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Universe [game]

Entry updated 22 April 2015. Tagged: Game.

Videogame (1983). Omnitrend Software (OS). Designed by Thomas Carbone, William Leslie III. Platforms: Atari8 (1983); AppleII (1984); DOS (1987).

Universe, a largely text-based game with some outline graphics which is played in turns, is an interesting precursor to the space exploration form of Space Sim, of which the first true example was Elite (1984). As in a space exploration game, players each possess their own spacecraft but must mine, trade, transport cargo and passengers and possibly engage in piracy to keep it running. Universe also shares some elements of its structure with Computer Role Playing Games such as Starflight (1986); the player's ship has a full crew, though their representations are unsophisticated. The design focuses on strategic gameplay in a complex model of a Space Opera universe, including such activities as boarding enemy ships and landing mining probes on hostile worlds. While the wealth of available options can make players feel deeply immersed in their role as starship commander, the level of detail which must be dealt with manually – including such esoterica as calculating optimal orbits around planets – may prove frustrating. Certainly, Universe is of largely historical interest today.

The game is set in a remote area of space which humans have colonized using an alien technology, the Hyperspace booster, which greatly extends the range of their spacecraft. This artefact has apparently stopped working, meaning that vital supplies are no longer arriving from Earth; the player's primary mission is to locate another such device. The milieu includes a remarkable amount of (somewhat generic) fictional detail, much influenced by the Role Playing Game Traveller (1977). This background was reused for the sequel, Universe II (1985 OS, Amiga, AtariST, DOS) designed by William Leslie III. Universe II is similar to its predecessor, but more closely resembles a Computer Role Playing Game set in space than it does a Space Sim; the player character has a clear identity as an undercover operative for an interstellar government, and members of the ship's crew have individual names and professions. This game also includes sequences set in planetary starports which are played in the manner of a text Adventure, though these received mixed reviews. A further sequel, Universe 3 (1989 OS, AtariST, DOS; 1990 Amiga) designed by William Leslie III is essentially a graphical Adventure, with a linear plot (see Interactive Narrative) and many puzzles to be solved, though the display takes the form of a two-dimensional plan view rather than the three-dimensional landscapes commonly seen in such works.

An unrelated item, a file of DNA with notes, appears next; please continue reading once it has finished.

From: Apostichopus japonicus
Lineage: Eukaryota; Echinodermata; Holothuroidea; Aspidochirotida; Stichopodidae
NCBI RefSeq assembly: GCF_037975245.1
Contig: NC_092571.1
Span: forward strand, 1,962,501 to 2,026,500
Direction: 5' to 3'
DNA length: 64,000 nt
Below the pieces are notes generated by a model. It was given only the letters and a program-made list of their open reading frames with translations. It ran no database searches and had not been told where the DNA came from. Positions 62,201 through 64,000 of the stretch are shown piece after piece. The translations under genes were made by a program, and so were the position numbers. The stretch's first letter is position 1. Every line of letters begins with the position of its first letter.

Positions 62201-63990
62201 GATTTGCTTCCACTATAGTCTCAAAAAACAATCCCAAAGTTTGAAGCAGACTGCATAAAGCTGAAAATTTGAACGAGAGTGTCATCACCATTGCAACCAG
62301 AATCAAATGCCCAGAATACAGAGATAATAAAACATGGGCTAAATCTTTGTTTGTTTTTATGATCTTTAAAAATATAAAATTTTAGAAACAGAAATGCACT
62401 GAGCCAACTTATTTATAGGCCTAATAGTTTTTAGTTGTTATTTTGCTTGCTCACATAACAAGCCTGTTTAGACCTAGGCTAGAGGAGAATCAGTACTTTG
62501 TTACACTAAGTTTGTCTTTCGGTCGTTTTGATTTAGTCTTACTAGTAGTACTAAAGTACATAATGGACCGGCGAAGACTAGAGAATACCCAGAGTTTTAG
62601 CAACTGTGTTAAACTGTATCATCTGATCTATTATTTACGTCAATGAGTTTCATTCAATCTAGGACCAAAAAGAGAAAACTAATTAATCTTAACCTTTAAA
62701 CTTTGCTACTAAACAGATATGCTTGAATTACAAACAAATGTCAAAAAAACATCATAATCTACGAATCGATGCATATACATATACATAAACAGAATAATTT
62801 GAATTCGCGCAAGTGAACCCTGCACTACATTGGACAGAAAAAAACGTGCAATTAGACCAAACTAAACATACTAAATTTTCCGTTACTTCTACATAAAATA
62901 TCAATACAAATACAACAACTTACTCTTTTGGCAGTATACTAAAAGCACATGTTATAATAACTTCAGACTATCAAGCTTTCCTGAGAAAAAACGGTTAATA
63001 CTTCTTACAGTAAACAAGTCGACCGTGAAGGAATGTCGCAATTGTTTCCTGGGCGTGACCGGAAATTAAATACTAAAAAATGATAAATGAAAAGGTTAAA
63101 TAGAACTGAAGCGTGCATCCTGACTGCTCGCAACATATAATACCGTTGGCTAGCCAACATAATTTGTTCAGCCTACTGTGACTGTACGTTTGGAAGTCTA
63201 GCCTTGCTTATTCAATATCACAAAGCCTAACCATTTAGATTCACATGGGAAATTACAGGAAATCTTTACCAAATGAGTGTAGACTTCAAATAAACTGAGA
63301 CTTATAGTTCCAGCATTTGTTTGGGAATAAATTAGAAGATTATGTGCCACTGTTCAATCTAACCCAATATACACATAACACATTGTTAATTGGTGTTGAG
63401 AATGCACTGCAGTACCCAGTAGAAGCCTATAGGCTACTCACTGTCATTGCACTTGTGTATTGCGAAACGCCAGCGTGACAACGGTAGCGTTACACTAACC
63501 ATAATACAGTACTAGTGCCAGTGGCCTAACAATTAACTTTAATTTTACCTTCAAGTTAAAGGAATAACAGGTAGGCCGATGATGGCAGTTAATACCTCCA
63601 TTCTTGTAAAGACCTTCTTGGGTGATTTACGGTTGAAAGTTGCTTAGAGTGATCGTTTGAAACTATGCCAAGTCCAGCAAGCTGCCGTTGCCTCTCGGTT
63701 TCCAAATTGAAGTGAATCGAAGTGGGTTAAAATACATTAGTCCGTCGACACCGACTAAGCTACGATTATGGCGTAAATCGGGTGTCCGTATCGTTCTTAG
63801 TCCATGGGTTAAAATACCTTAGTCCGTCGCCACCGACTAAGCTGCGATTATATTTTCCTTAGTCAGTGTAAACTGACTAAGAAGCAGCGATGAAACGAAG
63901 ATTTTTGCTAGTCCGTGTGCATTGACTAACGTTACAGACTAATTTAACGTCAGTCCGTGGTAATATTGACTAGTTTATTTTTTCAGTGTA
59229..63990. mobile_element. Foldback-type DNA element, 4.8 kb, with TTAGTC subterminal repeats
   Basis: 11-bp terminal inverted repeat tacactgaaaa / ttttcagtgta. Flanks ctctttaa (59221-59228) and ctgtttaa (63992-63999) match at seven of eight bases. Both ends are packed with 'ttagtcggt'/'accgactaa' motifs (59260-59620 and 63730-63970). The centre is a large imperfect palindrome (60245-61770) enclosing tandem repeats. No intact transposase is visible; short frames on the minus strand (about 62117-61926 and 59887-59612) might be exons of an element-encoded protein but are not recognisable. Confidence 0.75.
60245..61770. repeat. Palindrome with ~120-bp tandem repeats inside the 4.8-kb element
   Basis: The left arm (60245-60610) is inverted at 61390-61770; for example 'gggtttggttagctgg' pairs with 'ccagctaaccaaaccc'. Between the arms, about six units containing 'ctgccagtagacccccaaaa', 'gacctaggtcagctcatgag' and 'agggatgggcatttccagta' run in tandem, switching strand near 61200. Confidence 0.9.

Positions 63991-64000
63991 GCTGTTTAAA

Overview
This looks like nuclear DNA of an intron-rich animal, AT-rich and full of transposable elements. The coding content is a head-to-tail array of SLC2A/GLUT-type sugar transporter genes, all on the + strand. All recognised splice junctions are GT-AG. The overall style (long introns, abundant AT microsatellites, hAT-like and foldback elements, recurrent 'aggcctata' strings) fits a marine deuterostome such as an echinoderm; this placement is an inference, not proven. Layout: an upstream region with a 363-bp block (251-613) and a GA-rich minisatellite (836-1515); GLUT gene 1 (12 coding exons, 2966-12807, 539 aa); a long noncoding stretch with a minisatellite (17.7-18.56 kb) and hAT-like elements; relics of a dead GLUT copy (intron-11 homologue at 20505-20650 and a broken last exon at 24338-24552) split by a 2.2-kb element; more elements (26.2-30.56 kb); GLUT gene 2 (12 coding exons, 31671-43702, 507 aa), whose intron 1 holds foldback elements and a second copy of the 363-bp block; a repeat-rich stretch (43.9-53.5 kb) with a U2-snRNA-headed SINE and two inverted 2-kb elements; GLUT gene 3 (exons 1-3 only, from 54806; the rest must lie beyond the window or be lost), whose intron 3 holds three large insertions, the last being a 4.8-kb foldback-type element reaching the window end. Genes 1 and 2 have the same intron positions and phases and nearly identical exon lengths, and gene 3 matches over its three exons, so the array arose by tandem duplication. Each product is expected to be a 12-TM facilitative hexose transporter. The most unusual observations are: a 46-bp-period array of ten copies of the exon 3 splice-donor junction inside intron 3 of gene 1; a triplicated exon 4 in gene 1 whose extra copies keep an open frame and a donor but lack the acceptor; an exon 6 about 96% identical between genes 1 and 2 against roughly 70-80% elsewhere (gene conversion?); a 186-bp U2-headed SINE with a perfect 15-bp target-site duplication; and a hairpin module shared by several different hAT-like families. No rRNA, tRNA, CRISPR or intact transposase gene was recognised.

Related works: Breach (1987 OS, Amiga, AtariST, DOS) designed by Thomas Carbone, William Leslie III, Breach 2 (1990 OS, Amiga, AtariST, DOS) designed by Thomas Carbone and Breach 3 (1995 OS, DOS) designed by Chris Bamford, Thomas Carbone, Scott Woodrick are a series of squad-based tactical combat games using the same background as Universe. Breach and Breach 2 reuse much of the design of Universe II's turn-based spaceship boarding system, while Breach 3 is an early Real Time Tactics game. Rules of Engagement (1991 OS, Amiga, DOS) and its sequel Rules of Engagement 2 (1993 OS, Amiga, DOS), both designed by Thomas Carbone and Maurice Molyneaux, are spaceship combat games, also set in the Universe milieu. [NT]

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